The group also introduced airasia beauty recently. This e-commerce offering allows the app’s users to purchase skincare, makeup, and bath and body supplements, and get the products delivered at home.  

Meanwhile, the group has plans to list the logistics division as early as the second half of next year, its chief told DealStreetAsia in a recent interview. Ahead of the IPO, the company also plans to raise $50 million in a strategic round, Teleport CEO Pete Chareonwongsak said. Teleport provides air cargo, and door-to-door delivery, among other services.

Singapore Reporter/s

In Singapore, we are looking to double our reporting team by this year-end to comprehensively cover the fast-moving world of funded startups and VC, PE & M&A deals. We want reporters who can tell our readers what is really happening in these sectors and why it matters to markets, companies and consumers. The ability to write precisely and urgently is crucial for these roles. Ideal candidates must have to ability to work in a collaborative, dynamic, and fast-changing environment. We want our new hires to be digitally savvy and ready to experiment with new forms of storytelling. Most importantly, we are looking for hard-hitting reporters who work well in a team. Collaboration and collegiality are a must.

Following vacancies can be applied for (only in Singapore).

Following vacancies can be applied for (only in Singapore).   

  • A reporter to track companies/startups that have raised private capital, and have the potential to become unicorns. SEA currently has over 40 companies with a valuation of over $100 million and under $1 billion.
  • A reporter who can get behind the scenes and reveal how funding rounds are put together, or why they’ve failed to materialise. She/he in this role will largely focus on long-format stories.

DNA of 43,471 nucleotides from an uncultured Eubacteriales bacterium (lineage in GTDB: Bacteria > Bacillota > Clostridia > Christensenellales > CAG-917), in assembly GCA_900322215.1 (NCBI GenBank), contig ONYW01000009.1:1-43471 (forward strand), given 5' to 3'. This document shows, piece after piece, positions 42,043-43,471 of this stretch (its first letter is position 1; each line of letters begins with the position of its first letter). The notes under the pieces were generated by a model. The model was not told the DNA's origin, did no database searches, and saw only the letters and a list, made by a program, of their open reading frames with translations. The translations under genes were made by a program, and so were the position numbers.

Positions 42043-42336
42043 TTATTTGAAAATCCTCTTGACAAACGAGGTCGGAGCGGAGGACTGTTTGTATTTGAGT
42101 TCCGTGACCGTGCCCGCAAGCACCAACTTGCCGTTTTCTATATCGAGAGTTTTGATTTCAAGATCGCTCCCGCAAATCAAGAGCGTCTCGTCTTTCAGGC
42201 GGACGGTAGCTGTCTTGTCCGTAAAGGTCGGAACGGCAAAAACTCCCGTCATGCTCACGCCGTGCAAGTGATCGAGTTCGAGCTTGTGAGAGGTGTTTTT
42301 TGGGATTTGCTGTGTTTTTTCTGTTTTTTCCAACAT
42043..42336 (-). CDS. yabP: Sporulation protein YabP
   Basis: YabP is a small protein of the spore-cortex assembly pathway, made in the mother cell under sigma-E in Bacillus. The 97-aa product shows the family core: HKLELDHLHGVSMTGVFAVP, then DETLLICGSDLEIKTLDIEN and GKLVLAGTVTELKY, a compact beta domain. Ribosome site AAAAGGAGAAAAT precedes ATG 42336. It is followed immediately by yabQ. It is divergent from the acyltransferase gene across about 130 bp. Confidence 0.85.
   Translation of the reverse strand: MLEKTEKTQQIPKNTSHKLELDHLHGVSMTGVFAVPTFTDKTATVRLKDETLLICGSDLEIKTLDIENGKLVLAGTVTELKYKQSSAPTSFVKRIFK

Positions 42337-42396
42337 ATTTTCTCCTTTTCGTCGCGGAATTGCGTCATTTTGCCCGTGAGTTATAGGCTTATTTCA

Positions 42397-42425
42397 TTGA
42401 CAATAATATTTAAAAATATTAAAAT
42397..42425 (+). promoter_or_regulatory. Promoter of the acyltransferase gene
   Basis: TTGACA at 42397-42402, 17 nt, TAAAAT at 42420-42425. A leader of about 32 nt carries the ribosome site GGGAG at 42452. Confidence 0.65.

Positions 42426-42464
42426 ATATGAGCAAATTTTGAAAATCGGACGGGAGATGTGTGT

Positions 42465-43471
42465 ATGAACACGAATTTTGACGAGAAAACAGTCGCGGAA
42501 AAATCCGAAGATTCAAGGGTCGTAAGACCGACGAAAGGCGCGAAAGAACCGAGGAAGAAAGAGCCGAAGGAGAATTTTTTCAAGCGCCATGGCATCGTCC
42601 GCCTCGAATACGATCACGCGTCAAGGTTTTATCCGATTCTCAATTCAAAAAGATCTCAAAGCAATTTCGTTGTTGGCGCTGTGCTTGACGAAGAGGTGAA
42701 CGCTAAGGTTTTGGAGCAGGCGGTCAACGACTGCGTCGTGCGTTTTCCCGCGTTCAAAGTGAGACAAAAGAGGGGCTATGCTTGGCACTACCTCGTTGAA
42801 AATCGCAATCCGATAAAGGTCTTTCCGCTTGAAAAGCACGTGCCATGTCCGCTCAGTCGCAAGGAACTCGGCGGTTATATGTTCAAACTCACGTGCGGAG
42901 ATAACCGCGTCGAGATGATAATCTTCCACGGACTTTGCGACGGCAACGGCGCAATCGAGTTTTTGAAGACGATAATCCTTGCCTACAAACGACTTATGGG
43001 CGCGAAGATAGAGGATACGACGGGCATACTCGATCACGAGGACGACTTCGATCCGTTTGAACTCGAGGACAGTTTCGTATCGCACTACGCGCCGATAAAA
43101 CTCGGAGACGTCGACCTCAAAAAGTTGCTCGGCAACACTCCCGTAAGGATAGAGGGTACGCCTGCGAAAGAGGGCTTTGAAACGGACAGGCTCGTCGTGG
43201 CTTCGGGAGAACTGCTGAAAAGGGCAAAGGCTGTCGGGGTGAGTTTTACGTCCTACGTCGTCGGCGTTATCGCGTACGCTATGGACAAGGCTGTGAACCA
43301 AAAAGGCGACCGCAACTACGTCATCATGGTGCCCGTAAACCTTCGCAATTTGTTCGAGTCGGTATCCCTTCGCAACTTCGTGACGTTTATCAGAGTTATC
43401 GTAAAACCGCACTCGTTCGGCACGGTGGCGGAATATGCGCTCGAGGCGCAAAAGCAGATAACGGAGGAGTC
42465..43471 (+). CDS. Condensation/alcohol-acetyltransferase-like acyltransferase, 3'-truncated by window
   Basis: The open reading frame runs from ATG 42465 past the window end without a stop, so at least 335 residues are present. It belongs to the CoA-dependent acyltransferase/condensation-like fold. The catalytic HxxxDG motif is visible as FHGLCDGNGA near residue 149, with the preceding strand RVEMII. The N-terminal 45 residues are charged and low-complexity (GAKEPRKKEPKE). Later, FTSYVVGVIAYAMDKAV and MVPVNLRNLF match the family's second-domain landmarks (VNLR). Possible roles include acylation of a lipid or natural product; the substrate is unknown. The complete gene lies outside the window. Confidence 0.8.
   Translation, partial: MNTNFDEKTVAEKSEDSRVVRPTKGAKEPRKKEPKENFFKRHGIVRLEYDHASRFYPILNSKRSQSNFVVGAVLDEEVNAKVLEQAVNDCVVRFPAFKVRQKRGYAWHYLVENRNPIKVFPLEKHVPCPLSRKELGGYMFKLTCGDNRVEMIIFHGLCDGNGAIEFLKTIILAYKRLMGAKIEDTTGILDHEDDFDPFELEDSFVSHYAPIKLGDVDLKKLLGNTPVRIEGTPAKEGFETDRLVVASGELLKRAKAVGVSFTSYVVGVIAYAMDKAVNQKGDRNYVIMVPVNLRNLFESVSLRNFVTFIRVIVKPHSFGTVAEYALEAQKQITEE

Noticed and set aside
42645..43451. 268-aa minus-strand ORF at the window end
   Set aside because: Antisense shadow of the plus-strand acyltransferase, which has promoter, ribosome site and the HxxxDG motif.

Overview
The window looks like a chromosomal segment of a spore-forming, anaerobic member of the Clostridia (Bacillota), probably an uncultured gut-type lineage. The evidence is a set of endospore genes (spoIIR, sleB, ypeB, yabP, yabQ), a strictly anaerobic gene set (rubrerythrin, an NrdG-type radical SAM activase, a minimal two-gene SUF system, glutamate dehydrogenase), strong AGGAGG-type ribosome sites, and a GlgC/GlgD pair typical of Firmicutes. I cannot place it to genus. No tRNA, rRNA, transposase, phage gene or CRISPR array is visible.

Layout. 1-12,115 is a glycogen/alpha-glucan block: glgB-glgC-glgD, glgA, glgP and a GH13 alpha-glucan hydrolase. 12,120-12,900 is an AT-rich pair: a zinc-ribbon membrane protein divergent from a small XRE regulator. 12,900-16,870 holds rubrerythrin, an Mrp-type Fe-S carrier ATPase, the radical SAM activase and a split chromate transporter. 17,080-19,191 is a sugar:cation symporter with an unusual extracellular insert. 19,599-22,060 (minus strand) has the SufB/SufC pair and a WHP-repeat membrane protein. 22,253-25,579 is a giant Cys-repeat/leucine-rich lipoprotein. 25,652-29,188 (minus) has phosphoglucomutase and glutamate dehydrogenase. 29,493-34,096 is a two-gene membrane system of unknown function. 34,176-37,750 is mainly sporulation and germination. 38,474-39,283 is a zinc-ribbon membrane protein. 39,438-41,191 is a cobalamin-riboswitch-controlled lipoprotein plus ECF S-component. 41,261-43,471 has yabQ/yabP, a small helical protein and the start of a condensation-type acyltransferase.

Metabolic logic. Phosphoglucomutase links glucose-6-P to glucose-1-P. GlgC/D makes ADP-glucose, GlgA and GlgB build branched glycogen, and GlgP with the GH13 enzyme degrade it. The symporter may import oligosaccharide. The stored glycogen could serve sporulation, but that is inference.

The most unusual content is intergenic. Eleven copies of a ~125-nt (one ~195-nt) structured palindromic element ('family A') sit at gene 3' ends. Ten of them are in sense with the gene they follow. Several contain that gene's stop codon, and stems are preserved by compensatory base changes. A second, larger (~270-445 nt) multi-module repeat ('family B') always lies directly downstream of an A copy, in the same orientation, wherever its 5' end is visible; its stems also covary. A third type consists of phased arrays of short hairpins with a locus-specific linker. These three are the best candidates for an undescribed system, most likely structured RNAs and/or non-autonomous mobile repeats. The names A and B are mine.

• A journalist to track special situations funds, distressed debt and private credit (from the PE angle) across Asia.

Singapore Reporter/s

In Singapore, we are looking to double our reporting team by this year-end to comprehensively cover the fast-moving world of funded startups and VC, PE & M&A deals. We want reporters who can tell our readers what is really happening in these sectors and why it matters to markets, companies and consumers. The ability to write precisely and urgently is crucial for these roles. Ideal candidates must have to ability to work in a collaborative, dynamic, and fast-changing environment. We want our new hires to be digitally savvy and ready to experiment with new forms of storytelling. Most importantly, we are looking for hard-hitting reporters who work well in a team. Collaboration and collegiality are a must.

Following vacancies can be applied for (only in Singapore).

Following vacancies can be applied for (only in Singapore).   

  • A reporter to track companies/startups that have raised private capital, and have the potential to become unicorns. SEA currently has over 40 companies with a valuation of over $100 million and under $1 billion.
  • A reporter who can get behind the scenes and reveal how funding rounds are put together, or why they’ve failed to materialise. She/he in this role will largely focus on long-format stories. 
  • A journalist to track special situations funds, distressed debt and private credit (from the PE angle) across Asia.